A word of warning before we dive into this chapter:
Much of what follows will seem overly detailed and tedious and with very little point. Right now, I want only to say that this is, in fact, one of the most important units in chemistry and that by the end of this chapter you will have the beginning ideas that will allow you to understand everything from why salt shrivels up a slug, to why water beads up on a newly waxed car, to why clouds form as warm moist air rises, to why so many chemical reactions (like those that make life work) occur in water.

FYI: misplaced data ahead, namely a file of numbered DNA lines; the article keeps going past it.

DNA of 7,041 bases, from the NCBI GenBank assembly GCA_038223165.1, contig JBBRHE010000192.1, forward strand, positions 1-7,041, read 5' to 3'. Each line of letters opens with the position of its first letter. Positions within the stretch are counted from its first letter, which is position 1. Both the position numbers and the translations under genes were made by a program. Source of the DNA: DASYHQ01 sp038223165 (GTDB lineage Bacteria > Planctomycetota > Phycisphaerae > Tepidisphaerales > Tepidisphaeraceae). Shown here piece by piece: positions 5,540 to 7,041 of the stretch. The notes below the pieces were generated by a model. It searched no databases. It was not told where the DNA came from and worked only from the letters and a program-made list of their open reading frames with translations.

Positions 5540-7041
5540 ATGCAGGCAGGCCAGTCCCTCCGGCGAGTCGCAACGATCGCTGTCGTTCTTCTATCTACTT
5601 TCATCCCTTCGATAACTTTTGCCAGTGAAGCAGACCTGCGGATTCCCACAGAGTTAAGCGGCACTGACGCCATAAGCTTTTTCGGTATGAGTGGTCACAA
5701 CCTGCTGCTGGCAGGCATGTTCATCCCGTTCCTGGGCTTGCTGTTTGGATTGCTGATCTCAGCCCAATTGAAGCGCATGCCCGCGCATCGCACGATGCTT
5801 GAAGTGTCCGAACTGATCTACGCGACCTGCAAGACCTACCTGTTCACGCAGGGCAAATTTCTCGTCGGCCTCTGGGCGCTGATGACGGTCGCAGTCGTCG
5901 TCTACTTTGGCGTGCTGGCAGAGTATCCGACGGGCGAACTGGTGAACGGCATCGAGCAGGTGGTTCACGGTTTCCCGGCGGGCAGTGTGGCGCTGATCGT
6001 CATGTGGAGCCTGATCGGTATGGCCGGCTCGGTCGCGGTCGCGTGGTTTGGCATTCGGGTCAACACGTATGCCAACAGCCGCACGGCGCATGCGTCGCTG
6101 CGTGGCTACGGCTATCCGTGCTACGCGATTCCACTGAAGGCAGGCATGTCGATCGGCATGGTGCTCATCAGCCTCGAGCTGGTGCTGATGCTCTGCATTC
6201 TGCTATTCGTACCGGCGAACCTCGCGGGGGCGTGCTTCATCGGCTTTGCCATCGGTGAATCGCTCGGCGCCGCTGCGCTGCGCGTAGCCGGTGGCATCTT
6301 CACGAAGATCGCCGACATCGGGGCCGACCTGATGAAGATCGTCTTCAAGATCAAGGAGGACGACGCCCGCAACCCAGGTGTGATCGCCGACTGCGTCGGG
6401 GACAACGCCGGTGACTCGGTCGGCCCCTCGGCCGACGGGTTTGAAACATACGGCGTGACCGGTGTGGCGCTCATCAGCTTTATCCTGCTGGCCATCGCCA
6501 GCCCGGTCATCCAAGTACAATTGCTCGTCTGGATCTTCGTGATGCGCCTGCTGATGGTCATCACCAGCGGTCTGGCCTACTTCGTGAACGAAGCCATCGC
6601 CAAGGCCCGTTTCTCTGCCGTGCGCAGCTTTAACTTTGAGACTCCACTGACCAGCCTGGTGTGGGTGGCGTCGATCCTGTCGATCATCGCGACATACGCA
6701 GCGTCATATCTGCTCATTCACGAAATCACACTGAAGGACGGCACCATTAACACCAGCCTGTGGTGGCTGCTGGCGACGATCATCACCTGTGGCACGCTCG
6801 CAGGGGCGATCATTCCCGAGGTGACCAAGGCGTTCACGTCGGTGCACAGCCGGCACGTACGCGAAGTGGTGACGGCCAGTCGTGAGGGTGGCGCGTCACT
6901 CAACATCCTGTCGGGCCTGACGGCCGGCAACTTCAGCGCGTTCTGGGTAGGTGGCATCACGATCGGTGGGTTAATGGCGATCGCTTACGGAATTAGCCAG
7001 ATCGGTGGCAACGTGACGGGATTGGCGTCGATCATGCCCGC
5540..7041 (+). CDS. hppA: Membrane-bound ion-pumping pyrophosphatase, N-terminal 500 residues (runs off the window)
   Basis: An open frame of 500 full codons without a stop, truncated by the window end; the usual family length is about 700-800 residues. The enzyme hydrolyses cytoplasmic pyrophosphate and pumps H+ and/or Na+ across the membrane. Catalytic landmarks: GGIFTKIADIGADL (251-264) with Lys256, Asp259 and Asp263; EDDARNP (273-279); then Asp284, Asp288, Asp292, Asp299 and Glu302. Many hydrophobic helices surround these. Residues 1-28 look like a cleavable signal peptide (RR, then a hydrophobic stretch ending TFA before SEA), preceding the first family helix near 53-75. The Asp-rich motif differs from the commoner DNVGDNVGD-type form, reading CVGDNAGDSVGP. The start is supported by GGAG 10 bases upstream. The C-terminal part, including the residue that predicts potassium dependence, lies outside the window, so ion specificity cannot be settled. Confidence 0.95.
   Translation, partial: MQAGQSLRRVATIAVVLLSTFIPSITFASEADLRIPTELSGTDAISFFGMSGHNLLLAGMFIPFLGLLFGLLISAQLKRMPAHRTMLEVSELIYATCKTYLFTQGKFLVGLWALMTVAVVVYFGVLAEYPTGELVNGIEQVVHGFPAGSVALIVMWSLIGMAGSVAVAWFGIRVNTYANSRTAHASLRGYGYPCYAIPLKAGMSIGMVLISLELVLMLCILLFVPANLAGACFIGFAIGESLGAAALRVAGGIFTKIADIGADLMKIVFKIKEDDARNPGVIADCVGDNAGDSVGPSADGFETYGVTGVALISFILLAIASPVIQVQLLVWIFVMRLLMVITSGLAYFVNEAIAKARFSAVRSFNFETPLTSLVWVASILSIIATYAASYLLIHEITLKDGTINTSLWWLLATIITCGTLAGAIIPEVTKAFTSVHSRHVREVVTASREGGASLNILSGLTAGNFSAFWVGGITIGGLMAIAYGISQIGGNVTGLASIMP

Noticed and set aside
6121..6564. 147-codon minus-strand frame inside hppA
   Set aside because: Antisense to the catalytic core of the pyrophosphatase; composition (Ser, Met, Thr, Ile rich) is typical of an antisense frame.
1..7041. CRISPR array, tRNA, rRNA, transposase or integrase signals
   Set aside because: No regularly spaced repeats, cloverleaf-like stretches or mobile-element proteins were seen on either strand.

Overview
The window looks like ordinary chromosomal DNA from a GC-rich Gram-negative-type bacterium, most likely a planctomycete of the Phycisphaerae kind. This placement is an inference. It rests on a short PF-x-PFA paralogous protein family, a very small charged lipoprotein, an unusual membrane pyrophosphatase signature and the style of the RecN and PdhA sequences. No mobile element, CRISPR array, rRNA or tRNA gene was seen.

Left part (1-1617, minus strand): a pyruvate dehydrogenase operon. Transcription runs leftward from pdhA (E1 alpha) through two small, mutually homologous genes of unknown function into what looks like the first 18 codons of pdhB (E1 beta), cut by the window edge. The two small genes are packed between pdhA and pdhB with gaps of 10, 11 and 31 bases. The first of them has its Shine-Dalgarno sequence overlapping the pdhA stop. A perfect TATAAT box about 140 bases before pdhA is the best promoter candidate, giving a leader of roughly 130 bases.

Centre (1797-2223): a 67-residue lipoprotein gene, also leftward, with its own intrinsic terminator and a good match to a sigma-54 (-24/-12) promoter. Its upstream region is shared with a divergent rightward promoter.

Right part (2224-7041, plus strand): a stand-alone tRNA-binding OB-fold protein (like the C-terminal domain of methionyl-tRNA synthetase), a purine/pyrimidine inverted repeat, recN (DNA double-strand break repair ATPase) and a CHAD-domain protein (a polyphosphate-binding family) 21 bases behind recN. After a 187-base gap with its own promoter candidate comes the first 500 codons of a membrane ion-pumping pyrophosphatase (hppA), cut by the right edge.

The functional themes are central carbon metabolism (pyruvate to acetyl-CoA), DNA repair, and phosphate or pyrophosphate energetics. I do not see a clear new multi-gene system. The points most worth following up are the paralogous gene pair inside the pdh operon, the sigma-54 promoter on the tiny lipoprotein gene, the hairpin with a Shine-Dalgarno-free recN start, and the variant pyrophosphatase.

Bonding is the name for the force or forces that hold compounds together. For example a water molecule is made of two hydrogen atoms and one oxygen atom bonded together. Bonding is NOT the force that holds a drop of water together. Forces of that type are called intermolecular attractions and will be dealt with later. There are two types of bonding that you need to understand. Covalent boding and ionic bonding. Ionic bonding is the simpler of the two and it is recommended, therefore, that you tackle it first.
Other topics in this unit: